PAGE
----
Taken from two separate dates in early 1991, the wonderfully titled Psychedelicise Suburbia only appeared in a limited edition run -- and on vinyl only, no less -- making it possibly the obscurest of the Darkside's major releases. Material from both All That Noise and the upcoming Melomania gets featured, along with some rarer numbers here and there, including a blast through the band's debut, "Highrise Love," here gamely sung by Pete Bassman in place of the long-departed Hadyn in a much lower pitch. While the earlier songs from All That Noise still betray their influences as much as develop them, Cowan in particular sounds really fantastic here, taking the tunes to a stronger level than before. The opening "Guitar Voodoo" sounds really nasty and attractive all at once, and from there things just burn right along as they should. Bassman's frontman role sounds perfectly comfortable for him -- his playing suffers not a jot -- and as a whole the slightly rejigged band, with Roswell moved over into organ and guitar work while new recruit Wagstaff handled drums, makes for an entertaining and often thrilling release. "Love in a Burning Universe" is one particular beneficiary, its combination of guitar bite and sweetly tripped out keyboard given heft both by Wagstaff's solid playing, especially when everything speeds up at the end, and Bassman's direct, effective sing/speaking. Another highlight, the B-side "Sweet Vibrations," gets a well-deserved showcase, sounding even more upfront and edgy than the studio take. "Good for Me" is the absolute business, starting as a pleasant psych-chimer before Wagstaff starts really pounding away and the whole band just takes off. Finally, the hyper-rare "Theme 91" closes things out, a Chocolate Watch Band-inspired instrumental that just plain shreds everything in sight. If there was any justice in the world, this album and the band's lost studio album would appear without hesitation.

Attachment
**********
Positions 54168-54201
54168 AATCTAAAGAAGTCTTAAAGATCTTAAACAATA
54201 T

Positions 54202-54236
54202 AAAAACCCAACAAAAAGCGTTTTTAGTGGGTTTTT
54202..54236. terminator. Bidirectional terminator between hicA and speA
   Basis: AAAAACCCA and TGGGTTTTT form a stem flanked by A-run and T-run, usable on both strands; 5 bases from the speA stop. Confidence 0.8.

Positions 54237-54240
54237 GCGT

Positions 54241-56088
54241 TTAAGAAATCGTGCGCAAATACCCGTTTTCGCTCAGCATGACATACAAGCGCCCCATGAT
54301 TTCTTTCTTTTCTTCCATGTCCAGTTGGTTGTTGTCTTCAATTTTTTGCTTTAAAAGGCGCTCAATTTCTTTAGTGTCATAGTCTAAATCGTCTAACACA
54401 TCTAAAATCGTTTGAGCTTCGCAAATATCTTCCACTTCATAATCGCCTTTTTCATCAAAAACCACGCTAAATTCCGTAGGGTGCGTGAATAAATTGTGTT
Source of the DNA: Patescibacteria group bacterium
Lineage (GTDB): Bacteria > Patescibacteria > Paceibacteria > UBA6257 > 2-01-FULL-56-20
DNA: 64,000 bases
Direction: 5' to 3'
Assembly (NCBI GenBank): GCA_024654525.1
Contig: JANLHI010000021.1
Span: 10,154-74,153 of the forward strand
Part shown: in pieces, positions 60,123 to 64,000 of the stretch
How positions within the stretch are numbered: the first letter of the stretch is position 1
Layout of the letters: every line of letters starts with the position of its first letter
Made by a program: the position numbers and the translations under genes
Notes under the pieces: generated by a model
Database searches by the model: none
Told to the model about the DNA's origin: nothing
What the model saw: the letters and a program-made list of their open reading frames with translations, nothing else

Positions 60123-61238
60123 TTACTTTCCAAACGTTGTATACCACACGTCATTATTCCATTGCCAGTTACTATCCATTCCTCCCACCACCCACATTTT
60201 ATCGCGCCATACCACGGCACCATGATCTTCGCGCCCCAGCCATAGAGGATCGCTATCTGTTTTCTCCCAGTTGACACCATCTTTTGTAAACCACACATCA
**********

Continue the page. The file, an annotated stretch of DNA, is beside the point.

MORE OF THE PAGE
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AllMusic Review by Ned Raggett